Most companies need as many as 4 analysts and engineers, making the average cost for yearly cybersecurity staff salary  $739,000 - $1,708,000. Unfortunately, these numbers don't include the cost of 24/7 monitoring and employee benefits.

With consistent rises in cybercrime and an ongoing talent shortage in this critical field, cybersecurity experts are difficult to find and carry a skill set that is absolutely necessary given the modern threat landscape. However, most companies lack the financial status to make these essential professionals part of their workforce. Outsourced SOC is becoming a popular solution.

Outsourced SOC

Cybersecurity services from a third-party vendor are usually provided as-a-service. SOC as a service (SOCaaS) is typically the more affordable choice for small to medium businesses. SOCaaS provides companies with many of the same benefits as an in-house SOC. The up-front investment is minimal, and monthly payments cover the cost of ongoing service. Since your service provider already employs trained professionals, you can start with options that meet your current needs and scale your security solutions with your business growth.

Related: When to Hire a Cybersecurity Team

Continued below.


The Cost of a Breach

You can't really discuss the costs of cybersecurity without including some information about the cost of inaction. In 2020, the average cost of a breach was $3.86 million, and the average time to discover a breach was 207 days. The impact is worse for smaller businesses because they're not large enough to absorb the costs as well. The overall cost of a breach is rarely felt right away. Instead, the expenses can be spread out over a year or longer. Some of the costs associated with a breach include:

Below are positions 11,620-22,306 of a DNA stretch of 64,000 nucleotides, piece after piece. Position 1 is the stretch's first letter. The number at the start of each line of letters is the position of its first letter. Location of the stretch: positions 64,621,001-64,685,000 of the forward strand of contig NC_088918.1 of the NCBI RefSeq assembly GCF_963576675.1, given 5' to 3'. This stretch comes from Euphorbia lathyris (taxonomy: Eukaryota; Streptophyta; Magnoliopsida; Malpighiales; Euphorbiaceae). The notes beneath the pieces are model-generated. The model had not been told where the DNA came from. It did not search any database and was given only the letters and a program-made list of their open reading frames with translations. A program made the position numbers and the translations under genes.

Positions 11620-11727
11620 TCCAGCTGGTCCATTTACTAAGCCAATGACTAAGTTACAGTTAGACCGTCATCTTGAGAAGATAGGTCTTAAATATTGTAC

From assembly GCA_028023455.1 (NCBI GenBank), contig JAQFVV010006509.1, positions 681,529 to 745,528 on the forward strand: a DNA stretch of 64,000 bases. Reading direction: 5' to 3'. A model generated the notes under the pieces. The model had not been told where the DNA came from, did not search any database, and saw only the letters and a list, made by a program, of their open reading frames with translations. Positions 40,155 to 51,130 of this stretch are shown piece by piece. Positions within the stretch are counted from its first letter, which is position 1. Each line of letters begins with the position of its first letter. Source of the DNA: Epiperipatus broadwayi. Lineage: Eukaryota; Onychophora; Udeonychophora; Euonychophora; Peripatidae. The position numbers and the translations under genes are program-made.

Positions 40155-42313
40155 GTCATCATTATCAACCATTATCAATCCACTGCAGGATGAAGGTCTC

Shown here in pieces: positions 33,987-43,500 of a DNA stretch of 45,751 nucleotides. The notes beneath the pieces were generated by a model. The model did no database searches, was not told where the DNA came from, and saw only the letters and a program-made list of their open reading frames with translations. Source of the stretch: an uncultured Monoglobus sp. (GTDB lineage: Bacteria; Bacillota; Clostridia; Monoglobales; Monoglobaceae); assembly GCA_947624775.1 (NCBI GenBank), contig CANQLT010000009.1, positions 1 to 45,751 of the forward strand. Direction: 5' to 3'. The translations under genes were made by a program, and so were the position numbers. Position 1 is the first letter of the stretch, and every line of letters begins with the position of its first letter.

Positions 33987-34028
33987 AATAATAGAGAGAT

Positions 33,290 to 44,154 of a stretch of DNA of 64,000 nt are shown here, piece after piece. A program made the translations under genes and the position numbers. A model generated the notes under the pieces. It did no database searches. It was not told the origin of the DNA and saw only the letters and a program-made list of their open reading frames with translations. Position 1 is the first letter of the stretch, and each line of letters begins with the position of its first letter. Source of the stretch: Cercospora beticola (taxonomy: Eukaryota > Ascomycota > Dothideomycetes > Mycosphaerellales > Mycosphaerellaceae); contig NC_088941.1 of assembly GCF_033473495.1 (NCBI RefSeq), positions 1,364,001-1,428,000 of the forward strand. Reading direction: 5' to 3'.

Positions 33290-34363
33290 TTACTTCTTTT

Direct Costs

  • Monetary theft (86% of breaches were financially motivated in 2020.)
  • Remediation and system repair
  • Regulatory and compliance fines
  • Legal and public relations fees
  • Increased insurance premiums
  • Costs of notifying affected parties, identity theft repair, and credit monitoring

Indirect Costs

  • Business disruption and downtime 
  • Lost customers 
  • Loss of intellectual property 
  • Damage to company credibility and reputation

Related: Top 15 Tips for Protecting Your Intellectual Property

Create an Achievable Cybersecurity Budget